Robing in the ACT Supreme Court

“If you search the Internet, you will find websites to satisfy every sexual proclivity known to man and woman, but you won’t find anything relating to sexy barristers wearing a wig and gown.”

Confessions Of A Barrister, by Russell Winnock.

It is fitting perhaps that the above author has used a pseudonym as the traditional legal robes and wig come from the notion of anonymised justice: that the practitioners at the bar are not personalities, but ministers of justice, dealing impartially with whatever case they are given.

It is of a piece with why Lady Justice holds the scales and sword atop the Old Bailey while wearing a blind-fold.

But things change.

While the High Court and ACT Supreme Court have long operated without requiring judges to wear wigs, the NSW District Court continues the practice (though with some judges not always following suit).

Mere solicitors in NSW have not been required to robe for many years when appearing in the District Court, but they had to when in the ACT Supreme Court until only recently.

A Practice Direction from September 2019 states that solicitors are not to robe in the Supreme Court for sentencing or any matters other than the running of jury trials. The overwhelming bulk of such trials are run by barristers, who are still required to robe, so only a very few solicitors will be required to robe as “solicitor-advocates”.

While it might mean little in terms of the quality of submissions or examination of witnesses, the move might well help citizens feel that the Court deciding their futures is a little more accessible, particularly in the case of sentencing matters.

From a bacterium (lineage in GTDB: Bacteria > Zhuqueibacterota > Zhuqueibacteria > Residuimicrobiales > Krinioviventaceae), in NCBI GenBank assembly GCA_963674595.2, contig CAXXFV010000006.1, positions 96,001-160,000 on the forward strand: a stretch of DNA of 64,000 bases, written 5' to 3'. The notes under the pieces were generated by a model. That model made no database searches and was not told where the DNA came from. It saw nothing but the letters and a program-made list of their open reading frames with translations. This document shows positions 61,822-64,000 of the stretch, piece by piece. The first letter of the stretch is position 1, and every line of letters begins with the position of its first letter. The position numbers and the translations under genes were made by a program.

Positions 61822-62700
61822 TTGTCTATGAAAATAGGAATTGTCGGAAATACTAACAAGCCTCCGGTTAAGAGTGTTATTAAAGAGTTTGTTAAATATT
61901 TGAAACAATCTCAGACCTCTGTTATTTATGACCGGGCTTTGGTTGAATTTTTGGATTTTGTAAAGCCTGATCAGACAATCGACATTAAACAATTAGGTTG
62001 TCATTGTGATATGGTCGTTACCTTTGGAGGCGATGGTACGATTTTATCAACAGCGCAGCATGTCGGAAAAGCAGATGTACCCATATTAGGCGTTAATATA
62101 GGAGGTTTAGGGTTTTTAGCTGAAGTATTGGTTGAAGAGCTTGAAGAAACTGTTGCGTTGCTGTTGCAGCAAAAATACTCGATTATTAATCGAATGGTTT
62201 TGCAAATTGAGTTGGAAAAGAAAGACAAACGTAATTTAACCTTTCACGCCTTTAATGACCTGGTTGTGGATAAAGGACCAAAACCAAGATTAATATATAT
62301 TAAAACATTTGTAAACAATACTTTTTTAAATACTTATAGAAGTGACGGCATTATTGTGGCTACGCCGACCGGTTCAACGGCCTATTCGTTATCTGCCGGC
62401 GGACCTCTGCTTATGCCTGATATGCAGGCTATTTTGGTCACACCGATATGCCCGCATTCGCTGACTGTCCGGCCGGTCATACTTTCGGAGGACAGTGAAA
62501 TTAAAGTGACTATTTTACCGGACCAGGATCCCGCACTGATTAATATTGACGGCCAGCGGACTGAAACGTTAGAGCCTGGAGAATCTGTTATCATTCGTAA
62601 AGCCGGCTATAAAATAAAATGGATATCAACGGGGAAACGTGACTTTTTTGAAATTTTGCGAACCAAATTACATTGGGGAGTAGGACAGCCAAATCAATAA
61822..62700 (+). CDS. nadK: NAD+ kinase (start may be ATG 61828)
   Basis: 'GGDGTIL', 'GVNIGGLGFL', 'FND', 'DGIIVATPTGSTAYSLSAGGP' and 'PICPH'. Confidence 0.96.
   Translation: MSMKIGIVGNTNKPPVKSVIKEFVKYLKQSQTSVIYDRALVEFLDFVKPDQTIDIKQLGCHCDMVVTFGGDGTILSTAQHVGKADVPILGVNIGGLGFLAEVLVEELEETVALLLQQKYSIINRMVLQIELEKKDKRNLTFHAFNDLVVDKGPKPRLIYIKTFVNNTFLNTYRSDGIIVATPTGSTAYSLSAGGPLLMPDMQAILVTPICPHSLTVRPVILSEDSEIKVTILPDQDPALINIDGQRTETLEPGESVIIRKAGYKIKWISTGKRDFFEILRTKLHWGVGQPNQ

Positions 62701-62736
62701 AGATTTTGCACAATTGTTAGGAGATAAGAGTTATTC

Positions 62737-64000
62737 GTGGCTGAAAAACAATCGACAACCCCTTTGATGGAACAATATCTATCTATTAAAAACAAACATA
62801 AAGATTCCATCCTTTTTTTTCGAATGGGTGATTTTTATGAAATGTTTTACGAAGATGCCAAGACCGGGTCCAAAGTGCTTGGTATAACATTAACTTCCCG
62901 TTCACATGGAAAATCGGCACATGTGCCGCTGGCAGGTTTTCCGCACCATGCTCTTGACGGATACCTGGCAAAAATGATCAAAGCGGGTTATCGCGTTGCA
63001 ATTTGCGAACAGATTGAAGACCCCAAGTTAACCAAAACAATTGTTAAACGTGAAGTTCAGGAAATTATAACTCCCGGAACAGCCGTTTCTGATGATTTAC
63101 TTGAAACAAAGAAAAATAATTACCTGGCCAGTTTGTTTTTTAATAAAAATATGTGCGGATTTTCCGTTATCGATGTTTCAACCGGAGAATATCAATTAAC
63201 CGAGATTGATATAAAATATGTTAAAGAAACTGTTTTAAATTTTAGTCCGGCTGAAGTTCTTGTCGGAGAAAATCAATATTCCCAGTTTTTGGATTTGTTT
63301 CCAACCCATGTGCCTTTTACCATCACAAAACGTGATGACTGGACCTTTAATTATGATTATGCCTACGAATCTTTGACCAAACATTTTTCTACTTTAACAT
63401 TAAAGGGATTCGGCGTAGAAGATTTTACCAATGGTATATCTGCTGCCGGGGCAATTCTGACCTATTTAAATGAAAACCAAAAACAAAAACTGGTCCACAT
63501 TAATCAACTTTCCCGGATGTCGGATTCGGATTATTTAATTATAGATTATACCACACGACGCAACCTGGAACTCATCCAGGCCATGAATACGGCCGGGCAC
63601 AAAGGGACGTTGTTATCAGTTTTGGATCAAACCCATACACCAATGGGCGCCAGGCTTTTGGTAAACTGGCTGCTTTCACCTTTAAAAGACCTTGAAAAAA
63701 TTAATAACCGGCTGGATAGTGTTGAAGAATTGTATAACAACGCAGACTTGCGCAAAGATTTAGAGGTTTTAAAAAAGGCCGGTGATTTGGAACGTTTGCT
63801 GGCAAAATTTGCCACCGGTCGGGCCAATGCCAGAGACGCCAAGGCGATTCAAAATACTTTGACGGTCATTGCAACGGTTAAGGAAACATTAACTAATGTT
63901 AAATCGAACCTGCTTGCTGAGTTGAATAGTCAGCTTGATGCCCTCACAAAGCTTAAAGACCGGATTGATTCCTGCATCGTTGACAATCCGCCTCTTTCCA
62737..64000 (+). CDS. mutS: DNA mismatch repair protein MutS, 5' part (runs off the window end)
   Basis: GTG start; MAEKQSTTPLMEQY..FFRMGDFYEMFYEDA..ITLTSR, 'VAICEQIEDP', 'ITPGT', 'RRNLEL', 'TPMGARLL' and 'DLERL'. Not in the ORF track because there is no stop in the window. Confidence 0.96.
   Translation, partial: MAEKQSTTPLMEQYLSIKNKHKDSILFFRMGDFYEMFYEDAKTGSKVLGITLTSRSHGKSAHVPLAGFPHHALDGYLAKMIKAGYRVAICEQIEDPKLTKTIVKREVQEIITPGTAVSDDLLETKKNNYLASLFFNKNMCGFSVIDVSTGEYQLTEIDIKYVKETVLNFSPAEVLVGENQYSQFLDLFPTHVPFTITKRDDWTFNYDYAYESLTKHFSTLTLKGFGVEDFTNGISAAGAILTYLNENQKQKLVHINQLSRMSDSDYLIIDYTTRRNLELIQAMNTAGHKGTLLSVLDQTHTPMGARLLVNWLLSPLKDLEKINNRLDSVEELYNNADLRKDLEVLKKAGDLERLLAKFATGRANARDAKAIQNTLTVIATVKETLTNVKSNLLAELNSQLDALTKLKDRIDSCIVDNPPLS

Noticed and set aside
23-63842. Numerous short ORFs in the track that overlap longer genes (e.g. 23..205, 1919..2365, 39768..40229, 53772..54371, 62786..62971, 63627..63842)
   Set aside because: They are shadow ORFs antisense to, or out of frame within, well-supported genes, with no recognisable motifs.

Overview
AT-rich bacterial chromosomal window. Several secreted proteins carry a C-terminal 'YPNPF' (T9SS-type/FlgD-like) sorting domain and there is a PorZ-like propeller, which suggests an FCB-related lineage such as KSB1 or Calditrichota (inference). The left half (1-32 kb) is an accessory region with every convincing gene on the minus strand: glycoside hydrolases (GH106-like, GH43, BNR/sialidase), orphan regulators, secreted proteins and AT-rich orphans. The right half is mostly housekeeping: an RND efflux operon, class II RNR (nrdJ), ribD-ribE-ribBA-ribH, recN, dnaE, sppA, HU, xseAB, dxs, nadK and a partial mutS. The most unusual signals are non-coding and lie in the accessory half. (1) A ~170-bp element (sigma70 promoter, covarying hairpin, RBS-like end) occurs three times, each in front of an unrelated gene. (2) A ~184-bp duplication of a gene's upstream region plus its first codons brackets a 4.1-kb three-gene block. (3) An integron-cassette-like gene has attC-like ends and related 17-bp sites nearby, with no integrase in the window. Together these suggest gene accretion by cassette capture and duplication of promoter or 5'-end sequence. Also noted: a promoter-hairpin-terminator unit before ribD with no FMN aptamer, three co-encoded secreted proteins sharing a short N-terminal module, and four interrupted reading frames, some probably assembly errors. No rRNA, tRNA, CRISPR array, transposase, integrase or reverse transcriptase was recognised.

It can be a confronting experience when the solicitor you have been used to dealing with through appearances in the Magistrates Court and committal to the Supreme Court suddenly appears in flowing robes and scratchy wig.

In my experience, the move away to business attire for solicitors can only be for the good.

Whatever your criminal-law matter, Armstrong Legal can look after you, from traffic infringements and licence appeals before Magistrates to sentencing for the most serious matters on the criminal calendar in the Supreme Court.

And, of course, if you matter is one that can be contested before a jury, we engage specialist barristers for individual matters.

Our team deals only in the criminal law and stands ready to assist you with any criminal charge.

BY Andrew Fraser, Senior Associate, Criminal Law, Canberra

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